The topic below defines the key terms and concepts of a Tanzu Kubernetes Grid (TKG) deployment. Other topics in this section provide references for key TKG elements and describe experimental TKG features.
From v2.5 onwards, Tanzu Kubernetes Grid does not support the deployment of TKG management clusters and workload clusters on AWS and Azure. For more information, see End of Support for TKG Management and Workload Clusters on AWS and Azure in the VMware Tanzu Kubernetes Grid v2.5 Release Notes.
Tanzu Kubernetes Grid (TKG) is a high-level, multicloud infrastructure for Kubernetes. Tanzu Kubernetes Grid allows you to make Kubernetes available to developers as a utility, just like an electricity grid. Operators can use this grid to create and manage Kubernetes clusters for hosting containerized applications, and developers can use it to develop, deploy, and manage the applications. For more information, see What Is Tanzu Kubernetes Grid?.
A management cluster is a Kubernetes cluster that deploys and manages other Kubernetes clusters, called workload clusters, that host containerized apps.
For more information about management clusters, see Management Clusters: Supervisors and Standalone.
Workload clusters deployed by Tanzu Kubernetes Grid are CNCF-conformant Kubernetes clusters where containerized apps and packaged services are deployed to and run.
Workload clusters are deployed by the management cluster and run on the same infrastructure.
You can have many workload clusters, and to match the needs of the apps that they host, workload clusters can run different Kubernetes versions and have different topologies that include customizable node types and node counts, diverse operating systems, processors, storage, and other resource settings and configurations.
For more information about the different types of workload cluster, see Workload Clusters.
A Tanzu Kubernetes Grid instance is a full deployment of Tanzu Kubernetes Grid, including the management cluster, the deployed workload clusters, and the packaged services that they run. You can operate many instances of Tanzu Kubernetes Grid, for different environments, such as production, staging, and test; for different IaaS providers, such as vSphere, Azure, and AWS; and for different failure domains, for example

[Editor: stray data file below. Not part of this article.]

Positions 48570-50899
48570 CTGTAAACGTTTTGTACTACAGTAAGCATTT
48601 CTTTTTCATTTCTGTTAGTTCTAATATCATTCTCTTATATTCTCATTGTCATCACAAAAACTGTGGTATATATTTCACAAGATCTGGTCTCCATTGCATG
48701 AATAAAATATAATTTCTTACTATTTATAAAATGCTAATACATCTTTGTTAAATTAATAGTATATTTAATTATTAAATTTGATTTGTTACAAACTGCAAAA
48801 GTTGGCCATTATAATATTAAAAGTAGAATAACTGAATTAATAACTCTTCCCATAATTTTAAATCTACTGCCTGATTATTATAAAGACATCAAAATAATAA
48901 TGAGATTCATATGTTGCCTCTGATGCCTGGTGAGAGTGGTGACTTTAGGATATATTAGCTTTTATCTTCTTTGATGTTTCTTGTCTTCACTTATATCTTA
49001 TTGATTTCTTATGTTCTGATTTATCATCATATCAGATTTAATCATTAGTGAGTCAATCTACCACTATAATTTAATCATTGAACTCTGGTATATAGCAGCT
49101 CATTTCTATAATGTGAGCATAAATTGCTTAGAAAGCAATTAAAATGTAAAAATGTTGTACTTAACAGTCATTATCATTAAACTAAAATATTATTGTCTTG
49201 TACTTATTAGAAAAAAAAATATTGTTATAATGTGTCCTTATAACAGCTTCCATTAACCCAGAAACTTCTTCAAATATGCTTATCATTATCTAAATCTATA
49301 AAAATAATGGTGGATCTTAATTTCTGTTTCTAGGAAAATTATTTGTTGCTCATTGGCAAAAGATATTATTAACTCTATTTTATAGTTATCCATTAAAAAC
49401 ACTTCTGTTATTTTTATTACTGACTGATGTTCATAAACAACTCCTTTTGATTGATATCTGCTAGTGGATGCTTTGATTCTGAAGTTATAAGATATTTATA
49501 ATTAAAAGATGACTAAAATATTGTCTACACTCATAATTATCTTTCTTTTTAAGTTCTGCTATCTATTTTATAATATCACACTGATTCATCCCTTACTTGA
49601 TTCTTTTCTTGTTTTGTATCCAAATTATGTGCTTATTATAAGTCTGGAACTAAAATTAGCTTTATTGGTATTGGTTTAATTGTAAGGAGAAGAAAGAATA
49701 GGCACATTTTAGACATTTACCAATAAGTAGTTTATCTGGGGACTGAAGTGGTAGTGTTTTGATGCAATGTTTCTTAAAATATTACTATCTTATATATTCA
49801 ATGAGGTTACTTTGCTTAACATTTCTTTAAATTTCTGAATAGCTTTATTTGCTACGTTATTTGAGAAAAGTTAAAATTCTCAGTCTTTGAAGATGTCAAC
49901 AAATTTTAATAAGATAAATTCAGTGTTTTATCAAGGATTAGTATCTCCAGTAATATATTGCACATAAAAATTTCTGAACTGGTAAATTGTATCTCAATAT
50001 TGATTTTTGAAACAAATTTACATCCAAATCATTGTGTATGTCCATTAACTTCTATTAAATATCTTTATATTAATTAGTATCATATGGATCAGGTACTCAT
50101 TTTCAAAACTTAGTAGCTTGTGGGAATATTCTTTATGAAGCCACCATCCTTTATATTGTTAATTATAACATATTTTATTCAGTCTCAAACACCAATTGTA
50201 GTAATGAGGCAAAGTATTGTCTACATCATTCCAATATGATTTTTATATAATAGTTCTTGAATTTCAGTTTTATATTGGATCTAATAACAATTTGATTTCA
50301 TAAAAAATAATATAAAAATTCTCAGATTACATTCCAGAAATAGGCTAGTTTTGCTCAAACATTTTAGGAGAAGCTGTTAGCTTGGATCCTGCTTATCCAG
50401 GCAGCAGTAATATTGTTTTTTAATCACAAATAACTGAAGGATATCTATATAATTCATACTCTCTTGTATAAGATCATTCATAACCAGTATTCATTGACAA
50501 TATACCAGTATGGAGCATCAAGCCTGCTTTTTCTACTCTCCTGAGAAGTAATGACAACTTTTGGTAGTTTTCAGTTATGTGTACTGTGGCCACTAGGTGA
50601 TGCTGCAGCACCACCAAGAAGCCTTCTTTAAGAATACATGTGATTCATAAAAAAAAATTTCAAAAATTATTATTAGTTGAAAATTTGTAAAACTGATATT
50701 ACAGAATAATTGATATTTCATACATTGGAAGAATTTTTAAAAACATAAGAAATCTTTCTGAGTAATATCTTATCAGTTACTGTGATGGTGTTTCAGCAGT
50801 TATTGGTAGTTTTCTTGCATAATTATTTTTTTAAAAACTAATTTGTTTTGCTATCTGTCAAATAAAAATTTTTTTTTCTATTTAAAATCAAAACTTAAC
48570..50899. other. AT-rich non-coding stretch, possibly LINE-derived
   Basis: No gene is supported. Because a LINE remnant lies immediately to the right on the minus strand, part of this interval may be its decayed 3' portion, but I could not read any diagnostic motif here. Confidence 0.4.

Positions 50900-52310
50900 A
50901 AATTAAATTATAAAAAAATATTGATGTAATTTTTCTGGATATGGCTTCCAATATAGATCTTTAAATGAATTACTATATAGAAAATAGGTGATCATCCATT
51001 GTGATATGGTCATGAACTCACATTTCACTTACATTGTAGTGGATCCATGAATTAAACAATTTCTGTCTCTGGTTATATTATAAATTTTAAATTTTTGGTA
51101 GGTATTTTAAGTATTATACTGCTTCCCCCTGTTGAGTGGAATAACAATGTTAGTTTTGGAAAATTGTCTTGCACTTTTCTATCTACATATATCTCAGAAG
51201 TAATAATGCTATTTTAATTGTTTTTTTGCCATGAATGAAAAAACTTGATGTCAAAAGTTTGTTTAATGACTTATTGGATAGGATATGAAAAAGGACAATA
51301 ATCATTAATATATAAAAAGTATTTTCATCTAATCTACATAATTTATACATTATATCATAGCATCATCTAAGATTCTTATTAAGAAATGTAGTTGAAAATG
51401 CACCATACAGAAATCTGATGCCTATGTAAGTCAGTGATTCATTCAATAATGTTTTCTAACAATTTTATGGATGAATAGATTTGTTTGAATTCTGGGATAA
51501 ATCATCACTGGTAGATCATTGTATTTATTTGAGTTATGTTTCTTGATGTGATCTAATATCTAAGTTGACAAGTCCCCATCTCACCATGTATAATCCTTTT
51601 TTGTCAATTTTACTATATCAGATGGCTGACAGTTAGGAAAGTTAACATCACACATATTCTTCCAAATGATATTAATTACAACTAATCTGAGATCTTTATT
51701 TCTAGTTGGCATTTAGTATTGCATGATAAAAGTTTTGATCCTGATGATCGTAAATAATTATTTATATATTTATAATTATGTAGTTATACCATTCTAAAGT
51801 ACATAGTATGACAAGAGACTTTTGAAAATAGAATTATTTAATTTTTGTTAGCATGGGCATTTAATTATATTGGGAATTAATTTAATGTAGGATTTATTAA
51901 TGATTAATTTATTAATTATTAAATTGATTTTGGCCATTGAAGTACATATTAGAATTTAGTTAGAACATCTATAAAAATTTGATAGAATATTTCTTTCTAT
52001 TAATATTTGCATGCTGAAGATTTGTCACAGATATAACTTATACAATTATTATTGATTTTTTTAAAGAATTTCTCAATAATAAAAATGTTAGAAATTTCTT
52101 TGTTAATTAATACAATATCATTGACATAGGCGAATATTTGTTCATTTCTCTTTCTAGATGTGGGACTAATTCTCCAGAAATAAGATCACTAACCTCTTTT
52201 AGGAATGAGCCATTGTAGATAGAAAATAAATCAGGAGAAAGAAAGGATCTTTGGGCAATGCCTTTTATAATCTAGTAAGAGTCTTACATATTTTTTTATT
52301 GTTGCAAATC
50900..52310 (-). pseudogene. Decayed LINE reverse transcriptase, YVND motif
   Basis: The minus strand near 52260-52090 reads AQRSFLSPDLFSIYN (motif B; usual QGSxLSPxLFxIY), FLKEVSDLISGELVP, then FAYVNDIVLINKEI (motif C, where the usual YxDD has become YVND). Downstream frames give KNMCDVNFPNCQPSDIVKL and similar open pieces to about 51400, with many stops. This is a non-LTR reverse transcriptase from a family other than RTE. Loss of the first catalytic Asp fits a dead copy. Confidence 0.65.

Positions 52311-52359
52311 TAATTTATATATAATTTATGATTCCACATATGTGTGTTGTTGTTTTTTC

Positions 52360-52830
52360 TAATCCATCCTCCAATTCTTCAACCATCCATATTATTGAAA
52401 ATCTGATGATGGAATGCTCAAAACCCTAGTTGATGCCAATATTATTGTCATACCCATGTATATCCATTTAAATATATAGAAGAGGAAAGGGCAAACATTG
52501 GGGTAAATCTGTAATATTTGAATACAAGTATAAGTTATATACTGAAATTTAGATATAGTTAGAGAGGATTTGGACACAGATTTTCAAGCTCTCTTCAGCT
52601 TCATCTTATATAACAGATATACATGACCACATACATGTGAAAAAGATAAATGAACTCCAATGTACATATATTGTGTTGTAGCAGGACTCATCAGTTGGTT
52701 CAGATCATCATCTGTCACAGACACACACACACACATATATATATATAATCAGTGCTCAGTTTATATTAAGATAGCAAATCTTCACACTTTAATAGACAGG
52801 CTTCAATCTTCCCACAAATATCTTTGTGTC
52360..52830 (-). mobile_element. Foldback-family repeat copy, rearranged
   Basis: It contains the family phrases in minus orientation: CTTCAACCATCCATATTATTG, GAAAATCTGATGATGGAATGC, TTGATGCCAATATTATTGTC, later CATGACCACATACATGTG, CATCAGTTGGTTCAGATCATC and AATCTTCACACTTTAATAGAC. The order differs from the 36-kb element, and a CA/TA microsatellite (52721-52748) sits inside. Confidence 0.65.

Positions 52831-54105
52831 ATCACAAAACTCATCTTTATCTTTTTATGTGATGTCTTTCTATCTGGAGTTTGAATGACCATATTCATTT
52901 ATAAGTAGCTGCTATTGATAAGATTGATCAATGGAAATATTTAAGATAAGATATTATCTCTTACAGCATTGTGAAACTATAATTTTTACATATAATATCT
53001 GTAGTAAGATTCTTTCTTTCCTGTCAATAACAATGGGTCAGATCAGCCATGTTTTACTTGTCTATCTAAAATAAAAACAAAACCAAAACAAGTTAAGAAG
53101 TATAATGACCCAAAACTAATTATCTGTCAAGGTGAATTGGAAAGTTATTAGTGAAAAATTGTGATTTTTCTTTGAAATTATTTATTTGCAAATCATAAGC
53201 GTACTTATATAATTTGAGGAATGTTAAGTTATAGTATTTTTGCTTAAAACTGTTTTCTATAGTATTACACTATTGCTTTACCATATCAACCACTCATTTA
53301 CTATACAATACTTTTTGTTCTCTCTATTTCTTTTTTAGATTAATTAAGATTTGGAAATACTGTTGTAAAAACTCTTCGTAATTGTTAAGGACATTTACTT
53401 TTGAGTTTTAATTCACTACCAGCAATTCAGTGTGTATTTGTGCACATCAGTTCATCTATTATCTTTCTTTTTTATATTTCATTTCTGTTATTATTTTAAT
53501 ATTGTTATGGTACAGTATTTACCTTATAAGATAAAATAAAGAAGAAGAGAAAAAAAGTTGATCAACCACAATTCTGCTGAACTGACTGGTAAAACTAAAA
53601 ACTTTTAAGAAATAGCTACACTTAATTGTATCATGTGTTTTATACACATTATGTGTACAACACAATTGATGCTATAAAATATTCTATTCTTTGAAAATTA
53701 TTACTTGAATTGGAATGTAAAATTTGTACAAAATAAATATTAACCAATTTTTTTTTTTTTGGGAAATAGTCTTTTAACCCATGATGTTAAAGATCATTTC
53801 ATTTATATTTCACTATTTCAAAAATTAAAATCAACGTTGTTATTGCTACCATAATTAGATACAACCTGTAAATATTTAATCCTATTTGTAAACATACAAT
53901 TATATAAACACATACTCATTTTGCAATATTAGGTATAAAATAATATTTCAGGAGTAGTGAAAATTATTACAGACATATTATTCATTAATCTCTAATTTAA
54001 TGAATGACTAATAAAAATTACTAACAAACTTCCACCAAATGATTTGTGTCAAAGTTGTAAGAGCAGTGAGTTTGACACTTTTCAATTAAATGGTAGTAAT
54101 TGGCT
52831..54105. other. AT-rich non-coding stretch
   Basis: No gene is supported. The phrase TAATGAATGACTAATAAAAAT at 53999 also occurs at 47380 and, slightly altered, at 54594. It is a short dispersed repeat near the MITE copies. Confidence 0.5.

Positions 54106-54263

us-east-2, or AWS
The Tanzu CLI enables the
tanzu commands that deploy and operate TKG. For example:
tanzu cluster commands communicate with a TKG management cluster to create and manage workload clusters that host containerized workloads.
tanzu package commands install and manage packaged services that hosted workloads use.
tanzu apps commands manage hosted workloads via Tanzu Application Platform running on workload clusters.
tanzu management-cluster (or
tanzu mc) commands deploy TKG by creating a standalone management cluster and then manage the deployment once the standalone management cluster is running.
The Tanzu CLI uses plugins to modularize and extend its capabilities.
With a standalone management cluster, the version of Kubernetes that the management cluster runs is the same as the Kubernetes version used by the Tanzu CLI.
See Tanzu CLI Architecture and Configuration for more information.
The bootstrap machine is a laptop, host, or server on which you download and run the Tanzu CLI.
When you use the Tanzu CLI to deploy a standalone management cluster, it creates the management cluster as a
kind cluster on the bootstrap machine before deploying it.
How you connect the Tanzu CLI to an existing management cluster depends on its deployment option:
A bootstrap machine can be a local laptop, a jumpbox, or any other physical or virtual machine.
To run safely and efficiently, Kubernetes apps typically need to be hosted on nodes with specific patch versions of both Kubernetes and a base OS, along with compatible versions of other components. These component versions change over time.
To facilitate currency, safety, and compatibility, VMware publishes Tanzu Kubernetes releases (TKrs), which package patch versions of Kubernetes with base OS versions that it can run on, along with other versioned components that support that version of Kubernetes and the workloads it hosts.